Tuesday, November 11, 2014

Searching for and finding a flat (part 3)

So there I was, with a key to my house which was not a home.

During the visit, there were many things I hadn’t realized. The house, which looked ok (not exactly clean, but definitely not filthy) was in a terrible state. The filter of the AC was in a terrible condition, the sinks were stained, and the floor turned my socks black. So I spent my money on cleaning products and my morning scrubbing away until it was better.
But of course, let’s not forget there was nothing in it. There wasn’t a bed, or a chair, or a table. And, obviously, no refrigerator, microwave or washing-machine. 

So, even though I had my own apartment, it was not yet my home because I couldn’t live there. 
And then the shopping began.

Do realize that, if you go through something similar, like me you will have blown most (or all!) your savings, so spending even more money on furniture is excruciating. Sure, it’s something you must buy (you can’t sleep on the floor, now can you?) and isn’t it better sooner rather than later?

But what if you can’t afford it?
Well then, you’ve got to prioritize. 
As I have stated in earlier posts, I was incredibly lucky because I was staying at my friend’s house. That allowed me to save up some money before the shopping spree began. Also, we had a big, thick and wonderful mattress and futon she wasn’t using which was perfect for my needs (in fact, I’m still using it, I haven’t gotten around buying a bed yet!). So there, bedding solved. (Carrying the mattress from her house to mine on the train was a hilarious story. The looks we got from people were just hilarious.)
The first thing I actually bought was a low-chair, a comfortable one, because I know that since the dining-kitchen was small, a tall one would only take away more space.
Then, on one escapade I managed to find a 100-yen shop, in which I bought little things which might not seem important but are a blessing to have: somewhere to leave the drying dishes, dishes (duh), slippers, one of those sticky roles which take away dust from your clothes, etc.
Ok, so then I had the essential, small stuff but not the essential, big stuff.
So, the day came when I went to the electronics shop (Bic Camera, Yodobashi Camera, etc). First things first: in Japan, these kind of huge shops have membership cards, get yourself one so that you can save up some points (or miles with JAL!).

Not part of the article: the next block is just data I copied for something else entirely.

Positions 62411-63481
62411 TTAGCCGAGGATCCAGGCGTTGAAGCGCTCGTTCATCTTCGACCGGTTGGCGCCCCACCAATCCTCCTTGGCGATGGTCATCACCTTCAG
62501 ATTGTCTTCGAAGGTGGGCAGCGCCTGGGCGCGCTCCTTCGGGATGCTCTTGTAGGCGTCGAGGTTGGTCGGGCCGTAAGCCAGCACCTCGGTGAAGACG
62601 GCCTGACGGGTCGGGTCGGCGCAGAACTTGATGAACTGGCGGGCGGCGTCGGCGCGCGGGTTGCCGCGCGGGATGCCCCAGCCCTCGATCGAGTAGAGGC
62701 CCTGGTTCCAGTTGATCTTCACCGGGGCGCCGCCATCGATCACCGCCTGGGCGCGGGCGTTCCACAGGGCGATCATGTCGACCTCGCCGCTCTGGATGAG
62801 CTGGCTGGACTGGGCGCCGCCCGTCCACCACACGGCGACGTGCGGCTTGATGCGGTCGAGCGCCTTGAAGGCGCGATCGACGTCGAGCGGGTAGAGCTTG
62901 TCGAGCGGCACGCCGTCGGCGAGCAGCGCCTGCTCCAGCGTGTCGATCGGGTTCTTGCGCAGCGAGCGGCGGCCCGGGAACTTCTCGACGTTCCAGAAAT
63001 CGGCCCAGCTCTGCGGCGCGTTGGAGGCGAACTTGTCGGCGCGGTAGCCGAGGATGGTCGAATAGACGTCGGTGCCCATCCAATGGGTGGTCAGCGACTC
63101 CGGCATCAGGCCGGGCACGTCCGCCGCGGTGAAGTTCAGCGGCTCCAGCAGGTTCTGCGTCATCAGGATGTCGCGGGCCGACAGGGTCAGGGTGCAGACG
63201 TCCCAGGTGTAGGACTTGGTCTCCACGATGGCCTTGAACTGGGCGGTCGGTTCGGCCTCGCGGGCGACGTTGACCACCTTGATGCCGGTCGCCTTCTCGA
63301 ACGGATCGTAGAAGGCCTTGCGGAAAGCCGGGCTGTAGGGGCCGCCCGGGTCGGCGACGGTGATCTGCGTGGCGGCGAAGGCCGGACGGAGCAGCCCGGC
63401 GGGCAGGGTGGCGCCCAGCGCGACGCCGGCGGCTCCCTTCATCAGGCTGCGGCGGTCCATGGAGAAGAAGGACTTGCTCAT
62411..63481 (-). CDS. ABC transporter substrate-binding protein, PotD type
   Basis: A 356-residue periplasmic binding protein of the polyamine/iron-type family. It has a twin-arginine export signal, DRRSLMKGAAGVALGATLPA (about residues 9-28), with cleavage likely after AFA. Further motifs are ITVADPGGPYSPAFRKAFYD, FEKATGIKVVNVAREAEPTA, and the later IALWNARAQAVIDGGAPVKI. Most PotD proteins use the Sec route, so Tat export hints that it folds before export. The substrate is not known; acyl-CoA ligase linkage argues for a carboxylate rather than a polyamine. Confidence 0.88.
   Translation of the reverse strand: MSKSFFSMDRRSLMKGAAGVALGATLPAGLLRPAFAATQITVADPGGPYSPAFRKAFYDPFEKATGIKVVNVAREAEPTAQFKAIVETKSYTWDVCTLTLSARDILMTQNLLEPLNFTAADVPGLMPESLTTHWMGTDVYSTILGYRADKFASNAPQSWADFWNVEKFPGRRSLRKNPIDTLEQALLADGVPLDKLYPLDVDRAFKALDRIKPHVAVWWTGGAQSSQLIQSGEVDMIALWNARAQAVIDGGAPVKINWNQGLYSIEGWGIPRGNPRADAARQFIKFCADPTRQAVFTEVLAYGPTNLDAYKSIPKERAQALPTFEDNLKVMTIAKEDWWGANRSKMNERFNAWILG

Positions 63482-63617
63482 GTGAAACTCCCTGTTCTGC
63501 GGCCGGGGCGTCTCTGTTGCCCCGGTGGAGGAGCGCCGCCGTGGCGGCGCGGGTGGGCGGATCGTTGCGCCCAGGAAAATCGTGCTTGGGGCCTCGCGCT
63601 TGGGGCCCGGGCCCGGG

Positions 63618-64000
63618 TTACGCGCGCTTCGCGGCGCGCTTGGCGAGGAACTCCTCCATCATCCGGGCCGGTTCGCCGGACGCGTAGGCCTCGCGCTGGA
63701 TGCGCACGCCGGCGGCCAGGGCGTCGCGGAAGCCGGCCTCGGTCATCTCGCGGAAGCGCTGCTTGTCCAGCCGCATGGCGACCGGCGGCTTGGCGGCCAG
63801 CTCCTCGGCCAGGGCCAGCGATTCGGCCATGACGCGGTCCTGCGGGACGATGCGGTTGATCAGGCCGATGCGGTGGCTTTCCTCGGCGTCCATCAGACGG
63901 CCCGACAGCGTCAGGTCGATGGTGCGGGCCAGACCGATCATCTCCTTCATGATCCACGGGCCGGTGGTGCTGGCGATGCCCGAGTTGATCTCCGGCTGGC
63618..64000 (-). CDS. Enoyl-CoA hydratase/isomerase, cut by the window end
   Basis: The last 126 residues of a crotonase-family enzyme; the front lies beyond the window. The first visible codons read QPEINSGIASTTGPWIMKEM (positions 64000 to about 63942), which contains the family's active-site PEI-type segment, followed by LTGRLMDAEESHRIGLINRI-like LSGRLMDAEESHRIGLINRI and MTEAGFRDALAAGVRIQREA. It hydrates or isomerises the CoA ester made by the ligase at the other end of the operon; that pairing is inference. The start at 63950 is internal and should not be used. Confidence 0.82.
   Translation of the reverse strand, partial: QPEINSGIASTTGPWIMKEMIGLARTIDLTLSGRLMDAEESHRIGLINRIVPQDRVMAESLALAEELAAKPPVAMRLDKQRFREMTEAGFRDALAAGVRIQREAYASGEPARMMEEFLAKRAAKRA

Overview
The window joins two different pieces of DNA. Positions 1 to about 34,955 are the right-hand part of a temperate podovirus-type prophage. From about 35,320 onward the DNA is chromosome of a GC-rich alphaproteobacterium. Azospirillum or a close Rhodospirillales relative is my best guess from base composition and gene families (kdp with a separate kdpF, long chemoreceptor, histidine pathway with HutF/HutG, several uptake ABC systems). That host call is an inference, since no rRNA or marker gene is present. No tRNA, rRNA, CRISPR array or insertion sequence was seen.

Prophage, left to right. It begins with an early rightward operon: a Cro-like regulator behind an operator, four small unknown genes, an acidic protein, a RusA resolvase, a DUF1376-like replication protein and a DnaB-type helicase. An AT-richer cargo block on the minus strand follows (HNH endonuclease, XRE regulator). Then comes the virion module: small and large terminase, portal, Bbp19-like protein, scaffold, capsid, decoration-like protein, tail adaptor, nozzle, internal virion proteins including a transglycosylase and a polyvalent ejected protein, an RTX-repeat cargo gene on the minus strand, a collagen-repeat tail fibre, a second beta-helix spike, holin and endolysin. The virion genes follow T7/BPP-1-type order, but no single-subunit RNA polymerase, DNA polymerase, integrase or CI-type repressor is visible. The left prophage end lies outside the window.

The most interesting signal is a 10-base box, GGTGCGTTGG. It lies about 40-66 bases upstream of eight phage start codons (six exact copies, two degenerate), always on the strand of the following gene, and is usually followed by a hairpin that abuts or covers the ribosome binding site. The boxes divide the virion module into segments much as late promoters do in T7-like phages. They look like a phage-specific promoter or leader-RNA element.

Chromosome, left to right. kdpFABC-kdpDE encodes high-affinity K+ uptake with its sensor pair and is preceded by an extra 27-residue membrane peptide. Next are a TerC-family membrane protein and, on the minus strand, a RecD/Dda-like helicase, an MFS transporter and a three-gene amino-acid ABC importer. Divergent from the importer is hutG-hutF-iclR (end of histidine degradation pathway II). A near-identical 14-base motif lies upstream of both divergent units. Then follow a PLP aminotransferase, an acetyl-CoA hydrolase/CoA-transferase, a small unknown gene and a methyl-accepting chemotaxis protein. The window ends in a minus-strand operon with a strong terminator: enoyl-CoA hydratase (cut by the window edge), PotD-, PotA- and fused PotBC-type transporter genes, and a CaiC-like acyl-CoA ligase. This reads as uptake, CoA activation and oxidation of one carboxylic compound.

First things I bought? A fridge, a microwave and a low table (actually, a kotatsu, because winter is coming). I figured I could always use my friend’s washing machine, but I ended up buying my own a week later.
And while I was waiting for it all to arrive home, I stayed at my friend’s (who had by then gone on a business trip) and when it was all there, and I had even managed to find some time to get some curtains…!

… I moved in.

(note, that was practically 3 weeks later!)

What kind of apartments are there in Japan?
1R (1 room): Well, as stated in the name, there is only one room (and the bathroom, separatedly). That means the ultra-small kitchen will share the same space as the bed, and usually the toilet and bathtub will also be in the same room. Normally they are 12-15 sqm.
1K (1 room, kitchen): The number stands for the rooms, and the single K for the fact that there is a small separation between the kitchen and the room. Normally, the kitchen will be in a tiny hallway. Sometimes the bath and toilet are separate, sometimes not. 
1DK (1 room, dining-kitchen): This stands for one room (the number) and for a bigger sized room with the kitchen in it, which is the dining-kitchen. It is usually much bigger than your usual 1K, and the bath and toilet are usually separate, as well.
1LDK (1 room, living-dining-kitchen): As you can imagine, it is basically a room with a very big room which stands for a kitchen, a dining and a living room, and usually it is big enough to fit a table and a sofa comfortably.

So, basically if you add numbers and take away a letter you can create any sort of apartment!
Personally, at first I was looking at spacious 1LDK’s, because I wanted as much space as possible. I ended up with a 1DK and I couldn’t be happier. Now I think a 1LDK is maybe too much for a single person. 

(note that, the bigger the apartment, the more expensive it'll be!)

1 comment:

  1. My flat is a WTF kind of flat. It's small but I really love it. I hope you can find your place in Tôkyo. I also hope I can go back this summer. I need more Japan!!